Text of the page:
Sound wisdom for someone who’s been there.
By Sunshine Menefe
I love my bathroom. But don’t get me wrong. I spent a few painful years loathing it. It was in such bad shape and just plain gross when we bought the house that we couldn’t even use it. Then we decided to remodel it ourselves. You know, because I’m an interior designer and he’s in construction. We have all we need, right? I’ll spare myself all the agony and won’t rehash that long year and a half. But in the end, I’m happy with the outcome and I’m about to share with you the biggest lessons we learned along the way.
1. Toss the timeline
In all my design experience, this is one of the two biggest complaints from clients and my project was no exception. No matter how well a project is thought out, things will not go as planned. The tile will take longer to arrive, workers will call in sick, the plumbing isn’t where logic says it will be, and something will have to be re-done. That’s life. Don’t have the tile guys scheduled to show up on Tuesday if the tile is supposed to be in on Monday. You’re asking for trouble. Remain flexible and add a few extra days in when planning the project. If it’s a major undertaking, consider adding as much as 2 weeks. You won’t be disappointed if things if something takes longer than expected, but you still complete the project on time. Also, keep in mind that the world will still be turning tomorrow if the timeline gets completely blown up.
2. Multiply your budget by 1/3
Guess what. All of those delays cost money. If your house isn’t exactly square and it isn’t a perfect case scenario, there will be unforeseen things arise that will cause the budget to grow. Budget woes are the other big complaint I receive as a designer. Coming in under budget is cause for celebration. But going over budget is cause for heated discussions that I want no part in. When estimating anything, I always add 10% as an “oops” factor. If anything has a pattern, like wallpaper or fabric, add 15% allowance. The larger the pattern, the bigger the “oops” budget.
3. Know when to use help
We ripped open our walls and stood there scratching our heads at the plumbing. Why would they do that? I don’t know, but now we have to pay to fix it. If it’s hidden behind a wall, I’m not touching it. The professionals can handle that. You don’t want to have a silent leak eating away at your floor joists. The only way you know it’s there is by finding yourself sitting in your tub looking at the floor where the ceiling should be. Plumbing also has to be pressurized and deals with vacuum systems. We had a friend who was a plumbing apprentice come over and install our double shower heads. But when neither one worked, we had to call in the professional. Luckily it was as simple as a simple fix.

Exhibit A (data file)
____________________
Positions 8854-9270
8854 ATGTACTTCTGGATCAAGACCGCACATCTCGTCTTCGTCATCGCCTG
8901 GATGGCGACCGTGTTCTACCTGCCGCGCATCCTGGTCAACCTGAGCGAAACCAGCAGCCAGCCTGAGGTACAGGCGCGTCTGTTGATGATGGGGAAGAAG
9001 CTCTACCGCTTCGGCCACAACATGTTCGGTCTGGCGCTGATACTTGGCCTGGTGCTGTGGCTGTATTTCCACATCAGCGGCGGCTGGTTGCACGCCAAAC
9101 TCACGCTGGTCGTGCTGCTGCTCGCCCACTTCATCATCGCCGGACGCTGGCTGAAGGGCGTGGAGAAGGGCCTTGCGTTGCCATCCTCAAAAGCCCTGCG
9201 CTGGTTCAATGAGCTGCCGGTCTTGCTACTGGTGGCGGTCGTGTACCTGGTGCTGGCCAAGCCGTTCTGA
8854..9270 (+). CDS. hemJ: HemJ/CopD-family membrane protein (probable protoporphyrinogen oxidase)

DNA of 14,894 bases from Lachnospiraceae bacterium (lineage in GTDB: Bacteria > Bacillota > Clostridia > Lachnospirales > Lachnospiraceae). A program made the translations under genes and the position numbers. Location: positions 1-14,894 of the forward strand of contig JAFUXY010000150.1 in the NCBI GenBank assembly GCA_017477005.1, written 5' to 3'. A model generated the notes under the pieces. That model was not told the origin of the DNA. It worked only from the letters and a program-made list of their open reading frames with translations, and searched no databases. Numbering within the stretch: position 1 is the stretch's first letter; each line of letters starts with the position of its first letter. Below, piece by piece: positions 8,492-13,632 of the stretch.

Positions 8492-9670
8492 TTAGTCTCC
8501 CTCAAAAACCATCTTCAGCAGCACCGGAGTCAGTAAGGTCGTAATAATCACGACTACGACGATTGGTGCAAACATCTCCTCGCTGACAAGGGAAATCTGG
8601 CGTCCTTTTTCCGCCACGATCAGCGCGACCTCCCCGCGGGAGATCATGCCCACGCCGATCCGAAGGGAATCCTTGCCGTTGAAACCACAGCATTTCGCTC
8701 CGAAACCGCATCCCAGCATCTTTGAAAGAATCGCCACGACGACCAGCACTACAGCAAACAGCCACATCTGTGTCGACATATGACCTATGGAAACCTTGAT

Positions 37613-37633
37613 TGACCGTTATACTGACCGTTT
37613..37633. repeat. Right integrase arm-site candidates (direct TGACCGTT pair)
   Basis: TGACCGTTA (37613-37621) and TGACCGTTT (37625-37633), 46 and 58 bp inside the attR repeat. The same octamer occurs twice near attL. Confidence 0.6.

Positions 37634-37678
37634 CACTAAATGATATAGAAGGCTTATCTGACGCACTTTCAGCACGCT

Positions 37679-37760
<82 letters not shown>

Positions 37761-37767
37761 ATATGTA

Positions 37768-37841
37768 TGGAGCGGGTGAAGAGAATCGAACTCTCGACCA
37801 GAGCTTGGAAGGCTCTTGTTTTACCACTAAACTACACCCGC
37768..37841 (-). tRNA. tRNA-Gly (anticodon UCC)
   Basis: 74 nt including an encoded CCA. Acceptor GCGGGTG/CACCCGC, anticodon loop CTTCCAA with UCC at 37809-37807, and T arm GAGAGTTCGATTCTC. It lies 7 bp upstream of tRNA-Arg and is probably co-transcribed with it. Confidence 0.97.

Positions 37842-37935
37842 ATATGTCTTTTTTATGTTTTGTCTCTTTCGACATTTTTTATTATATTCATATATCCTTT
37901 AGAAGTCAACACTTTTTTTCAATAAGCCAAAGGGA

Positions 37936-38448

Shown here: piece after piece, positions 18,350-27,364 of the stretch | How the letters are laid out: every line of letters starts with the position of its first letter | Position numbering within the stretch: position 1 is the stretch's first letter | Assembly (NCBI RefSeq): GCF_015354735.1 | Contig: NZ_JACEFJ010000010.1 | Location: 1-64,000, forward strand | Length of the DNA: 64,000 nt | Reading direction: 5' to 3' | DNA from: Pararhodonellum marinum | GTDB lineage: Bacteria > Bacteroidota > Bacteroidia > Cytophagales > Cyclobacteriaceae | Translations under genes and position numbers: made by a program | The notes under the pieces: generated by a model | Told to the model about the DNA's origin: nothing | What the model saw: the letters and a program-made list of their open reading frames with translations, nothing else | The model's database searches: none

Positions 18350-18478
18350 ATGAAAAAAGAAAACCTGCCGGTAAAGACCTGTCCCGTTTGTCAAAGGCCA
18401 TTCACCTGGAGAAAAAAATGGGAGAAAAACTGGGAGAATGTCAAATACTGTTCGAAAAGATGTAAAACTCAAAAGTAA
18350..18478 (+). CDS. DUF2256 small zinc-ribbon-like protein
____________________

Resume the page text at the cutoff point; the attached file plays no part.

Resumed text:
The same goes for electrical. If you’re not licensed, don’t touch it. My husband is an electrician and he has horror stories about going after handy homeowners who almost burnt down their houses without knowing it. It’s expensive, but not more valuable than your family’s safety.
4. Don’t do hook-ups
Friends mean well. Well, maybe. But they don’t always follow up in the best fashion. I’ve heard lots of people volunteer to help if I just call them when the time is right. But the time is never right and you may not do things the way I want them done. Unless your best friend is a trade professional, don’t test your friendship on this one. Even if they are professionals, it may not end well. My husband worked with a particular contractor in numerous jobs and he said, sure, I’ll send a tile guy your way. 6 months later. We lived a tile saw on our front porch for 6 months. Promises were broken and became a joke. We paid to be treated like crap. Just don’t do it.
5. Know when to speak up
We sat looking at the crooked floor tiles for less than five minutes before we had them torn out. Because I felt bad that the tile guy had to redo the floor, I didn’t speak up about all the other little things that bothered me, and I’m a professional! If it was for a client, there would have been a laundry list of things to fix. Now I try not to fixate on all those things when I get in the shower. Know that it’s their job to make it right. That’s what you’re paying for. Be very clear and upfront about your expectations and how you want the finished product to look. A good contractor should work with you and want your recommendation. If he doesn’t respect your input, go your separate ways.
6. Take a deep breath
It’s only a house. You will get through this and there it will get finished. There is no point in wasting precious energy on getting mad about the ups and downs of a remodel. You will get over it and you will love your house again. I promise. Just breathe.
Remodels of any size are tremendous undertakings and will test the limits of your sanity. By remembering that hiccups will happen and keeping clear and respectful communication with contractors, you can avoid major meltdowns and showdowns.